Is there just… something broken in people like this that prevents them from simply apologizing with sincerity? Or at the very least, ‘apologizing’ without distancing themselves from responsibility (‘It wasn’t me, it was my persona!’) and delivering a fucking sales pitch in the same breath? Are they like sharks, only instead of swimming, they’ve gotta be hustling or they die?

    • A true, authentic apology is admitting wrong doing – which makes you very liable for your actions (as you should be might I add).
      These kinds of non-apologies are massaged by PR managers to *sound* like they’re saying sorry without actually using those words, or addressing the issue.
      Admitting fault for a brand like DD can open you up to all sorts of penalities and litigous issues, so they skirt decency by offering a ‘sorry if you were offended’ lines to be able to tick the box and move on.

    • It is a “Business/Brand Apology” It’s not what you say, it’s how you say it.

  • In-character or not, he definitely looks like someone who films people in toilets now I’ve seen his face.

  • Why does it have to be him who takes “gaming entertainment” into the “main stream space”?

    Can’t it be someone like… uhh…

    Well shit.

    • If he is taking gaming into the mainstream then fuck this shit, I’m out. It’s a sad day for gaming if this douche bag Logan wannabe becomes any sort role model for gaming culture.

      No body can be that dumb, this is just a publicity stunt that has paid off for him. Good work Twitch, for allowing this POS to prevail.

  • Ignorance is not a valid excuse.

    “I’m sorry I was speeding, I was just trying to make it home before the game started. I forgot about the speed limit because it wasn’t in my frame of mind. I didn’t have any ill intentions.”

    “I am sorry I stole that chocolate bar, I just really wanted to taste it and I was so excited by the new flavour that stealing wasn’t in my mind frame at the time. I had no ill intentions.”

    Yeah, no.

    Try: “I’m sorry we filmed in a public bathroom. I knew going in that it was a stupid thing to do but I went ahead because I thought the bit would get us some controversy and attention, and I foolishly thought my minor celebrity status put me above public filming laws. I understand that these laws are in place for a reason and I will not do this sort of stunt again.”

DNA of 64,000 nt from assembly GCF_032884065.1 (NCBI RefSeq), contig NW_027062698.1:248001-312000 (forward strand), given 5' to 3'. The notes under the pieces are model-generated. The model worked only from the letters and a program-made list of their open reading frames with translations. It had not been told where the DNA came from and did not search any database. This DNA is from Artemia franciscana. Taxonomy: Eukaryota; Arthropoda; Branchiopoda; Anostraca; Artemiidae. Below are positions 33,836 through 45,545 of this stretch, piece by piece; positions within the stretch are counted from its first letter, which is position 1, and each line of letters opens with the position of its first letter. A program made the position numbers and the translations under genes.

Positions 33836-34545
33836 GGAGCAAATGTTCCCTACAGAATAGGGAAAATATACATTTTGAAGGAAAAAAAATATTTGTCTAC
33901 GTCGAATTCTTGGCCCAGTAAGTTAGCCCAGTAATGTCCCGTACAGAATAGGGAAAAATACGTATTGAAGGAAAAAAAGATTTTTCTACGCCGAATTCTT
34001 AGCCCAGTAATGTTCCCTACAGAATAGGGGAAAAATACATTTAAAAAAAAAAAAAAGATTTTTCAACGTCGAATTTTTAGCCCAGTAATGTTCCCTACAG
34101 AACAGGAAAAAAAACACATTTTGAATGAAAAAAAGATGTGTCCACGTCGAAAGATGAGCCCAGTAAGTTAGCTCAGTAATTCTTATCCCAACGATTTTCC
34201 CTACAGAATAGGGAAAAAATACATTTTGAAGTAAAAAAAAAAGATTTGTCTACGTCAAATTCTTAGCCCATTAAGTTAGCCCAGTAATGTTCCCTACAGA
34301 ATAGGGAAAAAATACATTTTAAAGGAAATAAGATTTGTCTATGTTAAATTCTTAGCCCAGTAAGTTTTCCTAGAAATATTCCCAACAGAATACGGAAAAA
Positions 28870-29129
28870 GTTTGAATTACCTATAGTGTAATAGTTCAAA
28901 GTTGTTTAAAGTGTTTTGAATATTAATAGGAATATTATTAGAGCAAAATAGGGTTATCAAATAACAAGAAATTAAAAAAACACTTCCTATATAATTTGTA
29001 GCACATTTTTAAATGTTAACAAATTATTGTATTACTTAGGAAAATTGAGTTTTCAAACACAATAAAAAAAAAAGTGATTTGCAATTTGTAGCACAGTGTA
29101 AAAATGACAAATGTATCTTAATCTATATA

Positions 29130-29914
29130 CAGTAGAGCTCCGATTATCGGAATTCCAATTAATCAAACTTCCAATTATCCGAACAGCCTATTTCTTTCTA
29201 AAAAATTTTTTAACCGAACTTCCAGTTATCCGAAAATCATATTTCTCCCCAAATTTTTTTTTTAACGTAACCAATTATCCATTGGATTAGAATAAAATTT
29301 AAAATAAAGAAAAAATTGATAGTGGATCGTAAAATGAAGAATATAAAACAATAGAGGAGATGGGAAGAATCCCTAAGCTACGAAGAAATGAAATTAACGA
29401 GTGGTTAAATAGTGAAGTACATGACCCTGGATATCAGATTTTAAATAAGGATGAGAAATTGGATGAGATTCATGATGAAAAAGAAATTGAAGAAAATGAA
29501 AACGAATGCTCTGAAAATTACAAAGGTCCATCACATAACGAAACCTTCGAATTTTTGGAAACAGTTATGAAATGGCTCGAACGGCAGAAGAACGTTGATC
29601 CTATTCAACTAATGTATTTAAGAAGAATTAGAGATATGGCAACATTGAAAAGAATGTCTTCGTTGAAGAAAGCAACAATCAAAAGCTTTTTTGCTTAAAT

• except all of those are mitigating circumstances that would have to be considered by a just or magistrate.

      Especially in the case of a speeding fine I’ve seen heaps of excuses used in Australia to reduce the fine to court costs and no demerit points. Provided your willing to turn up to court and have a somewhat clean record otherwise.

        • I see what you’re saying but I think your point might not be the strongest here with these specific examples. Speeding home to watch TV and stealing because you want to taste something are not exactly good examples of mitigating circumstances.

          • I’ve seen them work though. I’ve seen awful excuses used more than 20 times to knock it down to court fees with a section 10 dismissal.

            If the offense isn’t really that bad (low level speeding, stealing a cookie) and its your first time, then in my experience, the magistrate will nearly always section 10 if you plead guilty with reason.

          • I’m surprised. Thankfully never been in that position. You seem to have some experience in the area so I’ll take your word for it.

  • This is old news, I’m waiting for the next thing to go wrong so he can apologise again.

  • It took him 3 weeks to apologise, if you could call it an apology.

    The guy is a pure moron.

  • The worst thing is people still vote with their clicks and continue to watch him. Honestly the only way to stop behaviour like this is for people to move on and watch someone else.

    • Your assuming him still having viewers is an endorsement of what he’s done.

      I still watch and sub to him. While at the same time thinking what he did was fucking stupid and he should have apologized out of character.